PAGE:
The world operates on deliberate arrangements of language, and as we have already established, deliberate arrangements of language are poetic. Take Liz Truss’s speech to the United Nations General Assembly last month — generally monosyllabic, direct sentences with compound iambic rhythm for assertive effect. Use of anaphors, triplets, anadiploses and long pauses to create intensity and emphasis. The idea that the United Nations is a metaphorical ‘beacon of promise’ and that the Queen is the metaphorical ‘rock’ on which modern Britain was built highlight the use of figuration. Take, for example, Amazon’s “This Is A Man’s World” ad celebrating its all-female delivery stations in India. The use of the paradox of ‘pioneer’ and ‘mommy’ lends intensity to the subversion of the typical oppression of Third World women as domestic and secondary figures, with the fragmentary phrase ‘And mommy’. only adds to the connotation of power. Even the Call Of Duty franchise, which many might suggest is the death of poetry, or literature as a whole, is based on deliberate arrangements of language. The idea that ‘Vengeance is like a ghost… It takes hold of every man it touches… Its thirst cannot be quenched… Until the last man standing has fallen.’ maintains a clear poetic construction, with a simile, the personification of revenge, and the staccato rhythm with large pauses demonstrating a deliberate attempt to maintain a suspenseful and chilling tone. The plosive, hard-hitting beats of “Death is no disgrace” and “You’re gettin’ shot up” still show how, even in video games, poetry, if defined as a conscious composition of language, is still present. Computer-mediated communication may even have allowed the emergence of more distinctive language styles and facilitated the development of new possibilities and patterns. While coin acronyms like “lol”, “lmao”, “ttyl”, “wuut”, and “ily” seem to many to be the furthest thing possible from Wordsworth and Blake, these constructions are compositions of language with style. unique and particular arrangement, designed for effective communication on online platforms. If the haiku, three short sentences, is considered poetic because of its consistent syllable pattern, then the consistent acronym pattern must also be poetry. What separates Bashō’s haiku “The Old Pond”, which reads “A silent old pond / A frog jumps into the pond / Splash! Silence again” and the 2022 Instagram caption of the influencer Molly-Mae Hague “Not all storms come to disrupt your life…some come to pave the way for you” in poetic and non-poetic spheres? A very dogmatic, pretentious and ultimately outdated idea of what literature is, if you ask me.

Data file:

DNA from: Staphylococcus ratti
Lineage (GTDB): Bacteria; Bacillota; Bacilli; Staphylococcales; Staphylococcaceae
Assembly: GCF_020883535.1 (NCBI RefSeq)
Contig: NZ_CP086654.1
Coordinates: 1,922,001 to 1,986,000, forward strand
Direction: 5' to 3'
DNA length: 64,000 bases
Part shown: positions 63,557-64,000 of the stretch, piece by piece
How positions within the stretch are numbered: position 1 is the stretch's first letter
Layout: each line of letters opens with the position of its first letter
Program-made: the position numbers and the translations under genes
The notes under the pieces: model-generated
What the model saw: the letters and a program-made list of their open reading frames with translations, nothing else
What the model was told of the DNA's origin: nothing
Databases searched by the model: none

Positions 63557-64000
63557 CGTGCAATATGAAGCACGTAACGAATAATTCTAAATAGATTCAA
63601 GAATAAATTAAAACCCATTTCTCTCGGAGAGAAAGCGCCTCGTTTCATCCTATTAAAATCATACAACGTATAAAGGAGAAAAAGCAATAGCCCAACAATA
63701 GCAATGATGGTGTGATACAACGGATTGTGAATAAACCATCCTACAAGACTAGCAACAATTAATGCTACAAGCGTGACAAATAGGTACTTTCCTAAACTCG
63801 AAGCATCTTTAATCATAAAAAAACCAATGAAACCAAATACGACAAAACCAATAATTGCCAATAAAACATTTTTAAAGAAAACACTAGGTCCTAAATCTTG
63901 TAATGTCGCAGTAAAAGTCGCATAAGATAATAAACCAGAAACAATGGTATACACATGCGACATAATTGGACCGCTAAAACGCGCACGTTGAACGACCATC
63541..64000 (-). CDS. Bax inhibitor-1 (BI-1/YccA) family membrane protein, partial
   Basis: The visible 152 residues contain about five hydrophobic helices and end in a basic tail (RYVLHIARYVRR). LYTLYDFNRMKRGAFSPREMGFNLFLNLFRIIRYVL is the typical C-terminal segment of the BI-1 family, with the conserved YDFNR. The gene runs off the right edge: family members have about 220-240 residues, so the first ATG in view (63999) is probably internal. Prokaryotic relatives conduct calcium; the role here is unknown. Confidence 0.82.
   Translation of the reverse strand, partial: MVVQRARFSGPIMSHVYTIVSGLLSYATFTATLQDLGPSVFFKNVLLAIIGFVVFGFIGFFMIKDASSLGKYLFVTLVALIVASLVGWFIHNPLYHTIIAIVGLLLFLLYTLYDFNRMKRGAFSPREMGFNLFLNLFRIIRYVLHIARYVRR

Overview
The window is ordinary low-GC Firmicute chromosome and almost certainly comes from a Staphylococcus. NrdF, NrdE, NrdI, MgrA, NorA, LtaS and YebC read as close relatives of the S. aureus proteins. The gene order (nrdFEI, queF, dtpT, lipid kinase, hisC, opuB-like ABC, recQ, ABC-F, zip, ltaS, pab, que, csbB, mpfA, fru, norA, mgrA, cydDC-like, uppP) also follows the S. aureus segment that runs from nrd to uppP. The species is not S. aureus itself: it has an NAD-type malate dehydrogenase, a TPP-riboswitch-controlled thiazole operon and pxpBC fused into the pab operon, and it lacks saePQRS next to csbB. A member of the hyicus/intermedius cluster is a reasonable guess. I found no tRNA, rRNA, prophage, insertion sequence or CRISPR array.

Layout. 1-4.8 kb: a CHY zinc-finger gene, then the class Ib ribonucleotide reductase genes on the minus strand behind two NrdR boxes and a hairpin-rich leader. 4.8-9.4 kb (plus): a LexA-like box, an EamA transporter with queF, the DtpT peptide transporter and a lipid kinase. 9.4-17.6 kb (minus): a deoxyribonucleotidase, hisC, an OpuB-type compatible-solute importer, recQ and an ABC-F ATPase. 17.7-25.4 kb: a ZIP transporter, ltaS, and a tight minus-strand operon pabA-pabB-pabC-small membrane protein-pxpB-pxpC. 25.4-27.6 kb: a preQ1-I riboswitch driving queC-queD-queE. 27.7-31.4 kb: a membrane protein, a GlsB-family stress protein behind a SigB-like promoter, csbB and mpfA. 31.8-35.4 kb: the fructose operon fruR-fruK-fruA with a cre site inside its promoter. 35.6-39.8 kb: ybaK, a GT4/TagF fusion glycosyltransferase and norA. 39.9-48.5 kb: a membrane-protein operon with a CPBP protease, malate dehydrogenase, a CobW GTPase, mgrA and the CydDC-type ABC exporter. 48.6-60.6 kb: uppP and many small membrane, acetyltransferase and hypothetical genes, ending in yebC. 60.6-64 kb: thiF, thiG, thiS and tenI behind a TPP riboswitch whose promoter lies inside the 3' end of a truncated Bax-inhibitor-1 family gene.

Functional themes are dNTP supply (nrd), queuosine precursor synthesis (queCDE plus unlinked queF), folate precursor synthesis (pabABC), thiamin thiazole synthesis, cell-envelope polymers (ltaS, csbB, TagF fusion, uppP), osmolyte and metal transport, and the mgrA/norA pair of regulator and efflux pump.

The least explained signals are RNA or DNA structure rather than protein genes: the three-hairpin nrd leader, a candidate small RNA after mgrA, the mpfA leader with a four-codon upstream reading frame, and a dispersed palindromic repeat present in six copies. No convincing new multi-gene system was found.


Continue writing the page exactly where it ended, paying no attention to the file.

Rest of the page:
If it is true, as Robert Graves suggests, that “to be a poet is a condition, not a profession”, and that poetry is in everything we say, everything we see and is all around us in the modern world, it is perhaps the traditional idea of a poem – words arranged in separate lines, lines arranged in stanzas, often ending in rhyme and found in books – that are thought of in train to die. While it’s undeniable that in the 21st century people are unlikely to pick up a book of poetry and read it, since when has this ever been common public practice? If poetry is dead in the modern world, then it’s been dead for centuries. One would have to go back to the Romantics to see poetry used even quite extensively as an emotional outlet. Even still, it was only for the nobles; the likes of Lord Byron and Coleridge were born into prestige. You would have to go even further back to medieval times to see ordinary people performing and sharing poetry as a typical recreation. It is even defensible to say that poetry today is more accessible to everyone, and therefore more alive, than it has ever been. The rise of Instagram poetry is just one example of how technology and social media have facilitated the spread of traditional verse and given it more life than it ever had. @poets is an Instagram account with 4.2 million followers and has posted nearly 10,000 poems, many of which are photos of books or collections, and many followers encourage purchases of said books or collections. Therefore, Instagram not only provides an accessible platform for the public to read poetry, but also encourages the enjoyment of poetry in a conventional form that many consider dead. Facebook also acts as a platform for the reception of poetry, with the “Poetry Lovers” group celebrating poems written by the greats of the past and the average living person, with 2 million followers. Moreover, rap music, which is undeniably an integral part of global culture in 2022, and music in general for that matter, is poetry. Lines of rhyming words in verses commenting on particular societal issues – the definition of both poetry and music. Dave’s “Black” is a rhyming verse denouncing racism and promoting the Black Lives Matter movement. “London, 1802” by Wordsworth is a rhyming couplet that denounces the selfishness and withdrawal of the inhabitants of London.